RCC Honors History Project

Letter From an Eyewitness to the Turner Rebellion

Posted by elsiegonzalez on November 13, 2009

Post Office, Jerusalem, Va.,
31st Oct. 1831

“Messrs. Shields and Ashburn, Editors of the Beacon, Norfolk, Va.

Gentlemen — Last night the 30th inst. about 9 o’clock, news reached our little village that Gen. Nat was taken alive: today at a quarter after one o’clock, he reached this place, (well guarded) and was delivered into the hands of James W. Parker and James Trezevant, gentlemen, Justices, and after 1 1/2 or 2 hours close examination was committed to Prison. — During all the examination, he evinced great intelligence and such shrewdness of intellect, answering every questions clearly and distinctly, and without confusion or prevarication. He acknowledges himself a coward and says he was actuated to do what he did, from the influence of fanaticism, he says the attempt originated entirely with himself, and was not known by any other Negroes, but those to whom he revealed it a few days before, and then only 5 or 6 in number! — he acknowledges now that the revelation was misinterpreted by him, and says it was revealed to him not to follow the inclination of his spirit — he is now convinced that he has done wrong, and advises all other Negroes not to follow his example. He was taken about 12 o’clock on Sunday, in a Cave that he had just finished and gotten into; and while in the very act of fixing the bushes and bows to cover him, a gentleman by the name of Benjamin Phipps, walked up near the spot, and was only led to examine it by accidentally seeing the brush shake; after removing the covering he discovered Nat., and immediately pointed to kill him with his gun, but he exclaimed “don’t shoot and I will give up,” he then threw his sword from the Cave, that being his only weapon, and came out and went with Mr. Phipps, until they reached some other gentlemen, when after staying at the Keys all night they proceeded here today.”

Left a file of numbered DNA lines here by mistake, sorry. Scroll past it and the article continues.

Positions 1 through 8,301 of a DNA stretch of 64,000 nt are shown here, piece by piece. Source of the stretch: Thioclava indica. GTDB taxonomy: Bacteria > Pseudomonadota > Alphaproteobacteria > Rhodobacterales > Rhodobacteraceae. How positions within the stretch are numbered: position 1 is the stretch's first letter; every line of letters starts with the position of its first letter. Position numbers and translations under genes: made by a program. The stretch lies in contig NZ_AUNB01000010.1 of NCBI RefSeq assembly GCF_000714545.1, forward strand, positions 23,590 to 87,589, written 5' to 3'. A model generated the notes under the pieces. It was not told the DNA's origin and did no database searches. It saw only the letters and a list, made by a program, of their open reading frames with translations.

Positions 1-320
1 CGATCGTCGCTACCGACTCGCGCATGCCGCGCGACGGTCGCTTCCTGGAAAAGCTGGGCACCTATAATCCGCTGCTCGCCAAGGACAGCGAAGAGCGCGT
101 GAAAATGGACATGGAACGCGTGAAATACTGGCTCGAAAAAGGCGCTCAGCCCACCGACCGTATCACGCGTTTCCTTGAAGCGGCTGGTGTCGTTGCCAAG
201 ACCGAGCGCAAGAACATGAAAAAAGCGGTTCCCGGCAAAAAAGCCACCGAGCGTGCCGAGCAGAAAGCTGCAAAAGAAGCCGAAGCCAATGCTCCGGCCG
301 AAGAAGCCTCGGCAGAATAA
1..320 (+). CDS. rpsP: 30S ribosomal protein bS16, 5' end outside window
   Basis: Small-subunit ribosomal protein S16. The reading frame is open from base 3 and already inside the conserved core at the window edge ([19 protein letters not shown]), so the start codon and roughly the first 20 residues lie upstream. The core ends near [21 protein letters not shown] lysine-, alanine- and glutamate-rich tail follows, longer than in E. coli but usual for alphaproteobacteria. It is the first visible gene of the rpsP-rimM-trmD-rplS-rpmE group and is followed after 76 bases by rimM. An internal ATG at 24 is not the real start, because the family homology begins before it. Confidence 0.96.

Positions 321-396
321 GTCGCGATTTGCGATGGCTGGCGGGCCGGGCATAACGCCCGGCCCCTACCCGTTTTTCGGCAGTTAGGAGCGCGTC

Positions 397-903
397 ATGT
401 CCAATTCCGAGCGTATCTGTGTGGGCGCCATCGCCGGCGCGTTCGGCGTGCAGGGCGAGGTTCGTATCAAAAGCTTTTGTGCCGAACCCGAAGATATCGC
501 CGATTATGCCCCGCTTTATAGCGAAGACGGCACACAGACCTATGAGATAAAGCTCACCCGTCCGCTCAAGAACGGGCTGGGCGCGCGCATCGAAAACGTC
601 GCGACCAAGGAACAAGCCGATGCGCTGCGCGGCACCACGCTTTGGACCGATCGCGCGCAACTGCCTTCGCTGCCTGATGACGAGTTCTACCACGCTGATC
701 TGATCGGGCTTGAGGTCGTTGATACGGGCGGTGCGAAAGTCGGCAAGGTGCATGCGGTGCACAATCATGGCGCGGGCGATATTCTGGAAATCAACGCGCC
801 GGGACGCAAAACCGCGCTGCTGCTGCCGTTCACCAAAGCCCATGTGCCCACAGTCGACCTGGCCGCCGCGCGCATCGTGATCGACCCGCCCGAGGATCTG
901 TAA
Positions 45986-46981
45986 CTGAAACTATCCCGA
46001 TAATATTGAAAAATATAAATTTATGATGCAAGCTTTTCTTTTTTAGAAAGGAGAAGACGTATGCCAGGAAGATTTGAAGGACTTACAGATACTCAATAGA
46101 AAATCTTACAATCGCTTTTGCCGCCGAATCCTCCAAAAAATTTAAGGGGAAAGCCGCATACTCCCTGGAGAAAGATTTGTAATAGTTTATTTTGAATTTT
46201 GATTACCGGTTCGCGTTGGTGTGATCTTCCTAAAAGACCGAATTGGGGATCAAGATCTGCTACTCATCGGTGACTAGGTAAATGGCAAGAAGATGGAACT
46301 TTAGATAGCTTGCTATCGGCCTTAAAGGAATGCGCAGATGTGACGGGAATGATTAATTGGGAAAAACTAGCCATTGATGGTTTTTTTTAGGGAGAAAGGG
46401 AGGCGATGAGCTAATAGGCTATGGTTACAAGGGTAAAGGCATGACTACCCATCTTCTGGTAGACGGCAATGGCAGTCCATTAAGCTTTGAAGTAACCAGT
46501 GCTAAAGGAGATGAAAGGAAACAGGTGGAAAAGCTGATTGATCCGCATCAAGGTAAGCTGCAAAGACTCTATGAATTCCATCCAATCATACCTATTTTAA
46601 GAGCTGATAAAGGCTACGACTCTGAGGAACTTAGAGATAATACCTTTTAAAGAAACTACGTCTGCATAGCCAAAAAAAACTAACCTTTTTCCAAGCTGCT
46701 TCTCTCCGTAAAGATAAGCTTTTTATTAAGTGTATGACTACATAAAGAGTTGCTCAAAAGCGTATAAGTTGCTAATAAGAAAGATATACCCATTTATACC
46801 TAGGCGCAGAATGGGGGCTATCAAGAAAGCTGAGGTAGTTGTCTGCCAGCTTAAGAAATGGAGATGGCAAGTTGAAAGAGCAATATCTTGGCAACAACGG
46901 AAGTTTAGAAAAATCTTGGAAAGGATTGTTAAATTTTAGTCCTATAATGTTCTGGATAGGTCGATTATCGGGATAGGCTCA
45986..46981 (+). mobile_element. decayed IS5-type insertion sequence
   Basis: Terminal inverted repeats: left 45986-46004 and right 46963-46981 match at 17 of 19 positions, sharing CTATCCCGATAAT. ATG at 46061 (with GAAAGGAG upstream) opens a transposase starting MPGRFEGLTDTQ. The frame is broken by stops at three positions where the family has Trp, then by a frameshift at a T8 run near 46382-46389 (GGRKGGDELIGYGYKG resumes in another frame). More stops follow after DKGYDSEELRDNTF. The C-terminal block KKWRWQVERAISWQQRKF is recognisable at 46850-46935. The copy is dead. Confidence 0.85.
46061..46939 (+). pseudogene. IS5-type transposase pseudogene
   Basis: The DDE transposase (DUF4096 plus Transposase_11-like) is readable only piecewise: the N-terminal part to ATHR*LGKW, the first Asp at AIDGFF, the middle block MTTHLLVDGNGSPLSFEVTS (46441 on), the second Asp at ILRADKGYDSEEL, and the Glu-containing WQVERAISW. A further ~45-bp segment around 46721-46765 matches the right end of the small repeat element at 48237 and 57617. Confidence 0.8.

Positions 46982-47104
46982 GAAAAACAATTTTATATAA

Respectfully, T. Trezevant, P.M.

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2 Responses to “Letter From an Eyewitness to the Turner Rebellion”

  1. brttnyala said

    I find this document hillarious, there is absolutely no way that even a person with meager or no education could believe that ANYONE as passionate about their convictions would say such a thing. What I wonder is, whether the document was meant more to calm the slave owners or to try and fool the slaves into submission?

    • sethrd23 said

      I imagine that it could be a bit of both of those motives. I haven’t seen the exact confession of Turner, but I would guess that much of what the author of this document is claiming may be founded in something Nat Turner said. But of course it was likely to have been severely misrepresented.

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